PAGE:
1999 also saw the release of Keith's Black Elvis/Lost in Space. For the album, Keith recreated himself, literally, as an Elvis-type character, side-burned wig and all. Issued on Ruffhouse/MCA the album brought Keith's bizarre style of rapping to a whole new level, as he focused much of the album rhyming about the intergalactic adventures of his main character. In a 1999 interview with Djtimes.com, Keith explained the character to Brian O'Connor. "Black Elvis is the opposite of Elvis Presley, because Elvis wore white stones. If you notice, the Black Elvis guy wears regular shirts. The Elvis thing is the last level for me to do as far as the status of a rapper. I'm no longer the average rapper with a baseball cap on, wearing a uniform outfit on, like a Levi's suit, or a suit for R&B. It's natural dress. I can wear a hockey jersey one day; tomorrow I can wear a leather jacket. A formal versatile image. It's not programmed. The new rappers that are coming out, I think they try to hard to be different. Like, I wear a wig naturally with a shirt, and they like, 'Oh that's some Keith shit.' But you see a lot of groups come out and they force their images--they draw their face, cut their pants' leg, put tattoos all over their chest. They try too hard. It's not natural."
As Kool Keith entered the year 2000, he would prove to be prolific, but not necessarily as successful as he was during his days as Dr. Octagon, Dr. Dooom, or Black Elvis. 2000 saw the release of the Kool Keith album Matthew, a harder and more direct album that saw him lashing out at the music industry. In 2001, Keith hooked up with TVT records to release Spankmaster, a collaboration with Detroit MCs Esham and Santos. 2002 saw the release of Game, the debut by a group he called KHM, featuring Keith, H-Bomb, and Marc Live. A few years later, in 2004, he formed Thee Undatakerz with the Funeral Director, Al Bury-U, and M-Balmer, and released Kool Keith Presents Thee Undertakerz. Keith also rejoined with Kutmasta Kurt, and released Diesel Truckers, an album that combined rhymes about trucks with more serious and sensitive slow jams---a first for the rapper who once presented himself as a space-aged gynecologist. When the album was released, Keith told Urb.com, "I'm writing more feminine things now, for the ladies. A lot of guys are scared to write a song like that, but I have nothing to prove as far as the rap game. I've always been one of the top masculine rappers, so I don't need 16 tracks telling other rappers to step off. They can get that message with one or two and I can move on from there."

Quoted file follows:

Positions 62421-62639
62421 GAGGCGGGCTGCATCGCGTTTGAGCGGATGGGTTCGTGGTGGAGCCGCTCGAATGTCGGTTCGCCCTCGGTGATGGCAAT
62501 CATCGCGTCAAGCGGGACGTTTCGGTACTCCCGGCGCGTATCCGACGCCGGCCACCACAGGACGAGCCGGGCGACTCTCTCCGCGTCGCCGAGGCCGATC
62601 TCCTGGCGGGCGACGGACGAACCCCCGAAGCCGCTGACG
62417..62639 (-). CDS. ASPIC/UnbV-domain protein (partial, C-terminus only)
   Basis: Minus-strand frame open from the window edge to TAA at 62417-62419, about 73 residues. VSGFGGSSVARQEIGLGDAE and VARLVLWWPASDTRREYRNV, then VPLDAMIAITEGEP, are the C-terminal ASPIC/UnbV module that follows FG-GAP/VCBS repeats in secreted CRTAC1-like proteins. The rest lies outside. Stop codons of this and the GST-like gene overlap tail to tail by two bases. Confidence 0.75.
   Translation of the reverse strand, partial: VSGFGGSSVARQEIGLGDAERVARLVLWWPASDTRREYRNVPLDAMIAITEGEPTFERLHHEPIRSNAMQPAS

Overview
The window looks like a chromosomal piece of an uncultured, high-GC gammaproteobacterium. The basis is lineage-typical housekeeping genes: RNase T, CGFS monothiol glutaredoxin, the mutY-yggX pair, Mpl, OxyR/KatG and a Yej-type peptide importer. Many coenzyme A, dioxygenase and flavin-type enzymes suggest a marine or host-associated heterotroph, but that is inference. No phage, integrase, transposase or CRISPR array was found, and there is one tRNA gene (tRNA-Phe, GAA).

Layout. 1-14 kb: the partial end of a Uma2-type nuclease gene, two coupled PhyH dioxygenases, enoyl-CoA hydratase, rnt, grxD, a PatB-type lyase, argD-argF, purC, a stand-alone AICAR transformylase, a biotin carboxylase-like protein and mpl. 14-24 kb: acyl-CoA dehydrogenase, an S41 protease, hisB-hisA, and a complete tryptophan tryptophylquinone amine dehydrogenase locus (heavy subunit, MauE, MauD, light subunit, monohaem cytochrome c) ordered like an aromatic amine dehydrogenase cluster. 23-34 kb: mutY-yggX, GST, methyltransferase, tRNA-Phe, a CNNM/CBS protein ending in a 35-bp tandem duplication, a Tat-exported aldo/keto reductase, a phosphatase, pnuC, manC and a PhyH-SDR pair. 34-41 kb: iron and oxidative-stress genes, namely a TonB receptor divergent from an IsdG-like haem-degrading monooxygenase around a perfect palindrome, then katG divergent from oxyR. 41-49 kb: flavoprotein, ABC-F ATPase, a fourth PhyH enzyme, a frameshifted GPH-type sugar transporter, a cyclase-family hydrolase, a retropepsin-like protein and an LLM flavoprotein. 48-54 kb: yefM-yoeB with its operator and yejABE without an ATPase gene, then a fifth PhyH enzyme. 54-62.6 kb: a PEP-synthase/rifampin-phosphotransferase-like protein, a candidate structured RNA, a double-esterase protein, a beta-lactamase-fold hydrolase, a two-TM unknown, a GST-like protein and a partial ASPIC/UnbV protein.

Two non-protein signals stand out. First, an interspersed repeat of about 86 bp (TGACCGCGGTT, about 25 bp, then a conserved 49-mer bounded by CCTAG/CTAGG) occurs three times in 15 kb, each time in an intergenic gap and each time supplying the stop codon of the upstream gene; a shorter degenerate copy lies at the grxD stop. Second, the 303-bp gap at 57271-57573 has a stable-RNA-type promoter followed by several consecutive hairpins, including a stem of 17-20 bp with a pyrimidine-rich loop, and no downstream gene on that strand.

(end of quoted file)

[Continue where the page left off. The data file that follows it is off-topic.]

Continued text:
by Ryan Allen
Kool Keith's Career
Began rapping with Ultramagnetic MCs in the Bronx, NY; with Ultramagnetic MCs, released Critical Beatdown, 1988; released two more albums with the group, early 1990s; as Dr. Octagon, released solo debut Dr. Octagon, 1996 (released as Dr. Octagonecologyst, 1997); reinvented himself as "Black Elvis" and released Black Elvis/Lost in Space on Ruffhouse/MCA, 1999; released albums in 2000s with groups KHM, Thee Undertakerz, and with Kutmasta Kurt.
- Selected discography
- (With Ultramagnetic MCs) Critical Beatdown Plateau, 1988.
- (With Ultramagnetic MCs) Funk Up Your Head Mercury, 1992.
- (With Ultramagnetic MCs) The Four Horsemen Wild Pitch, 1993.
- (As Dr. Octagon) "Earth People," Bulk Recordings, 1995.
- (With Ultramagnetic MCs) Brooklyn to Brixton Ol Skool Flava, 1996.
- (As Dr. Octagon) Dr. Octagon Mo' Wax, 1996; rereleased as Dr. Octagonecologyst DreamWorks, 1997.
- (As Dr. Dooom) First Come, First Served Funky Ass, 1999.
- Black Elvis/Lost in Space Ruffhouse/MCA, 1999.
- Matthew Funky Ass, 2000.
- Spankmaster TVT, 2001.
- (With KHM) Game Number 6, 2002.
- (With Thee Undertakerz) Kool Keith Presents Thee Undertakerz CS2CD, 2004.
- (With Kutmasta Kurt) Diesel Truckers Dmaft, 2004.
- Atlanta Journal-Constitution, February 24, 2005.
- Austin American-Statesman (Austin, TX), December 12, 2002.
- Boston Herald, November 2, 2001; August 11, 2004.
- Dallas Morning News, September 6, 2001.
- San Francisco Chronicle, December 28, 1997; July 25, 1999.
- Star-Ledger (Newark, NJ), August 13, 2000.
- "Dr. Octagon: Dr. Octagonecologyst," Pitchforkmedia, http://pitchforkmedia.com/record-reviews/d/dr-octagon/dr-octagonecologist.shtml (May 19, 2005).
- "Interview with Kool Keith," DJ Times, http://www.djtimes.com/original/djmag/nov99/Schizoid.htm (May 19, 2005).
- "Kool Keith," All Music Guide, http://www.allmusic.com/ (May 19, 2005).
- "Kool Keith, 2000" Index Magazine, http://www.indexmagazine.com/interviews/kool_keith.shtml (January 12, 2005).
- "The Long Haul," URB, http://www.urb.com/feature/diesel.shtml (May 19, 2005).
- "Ultramagnetic MCs," Alternative Cuts, http://www.alternativecuts.co.uk/rec_ultramagneticmcs_cb.htm (May 19, 2005).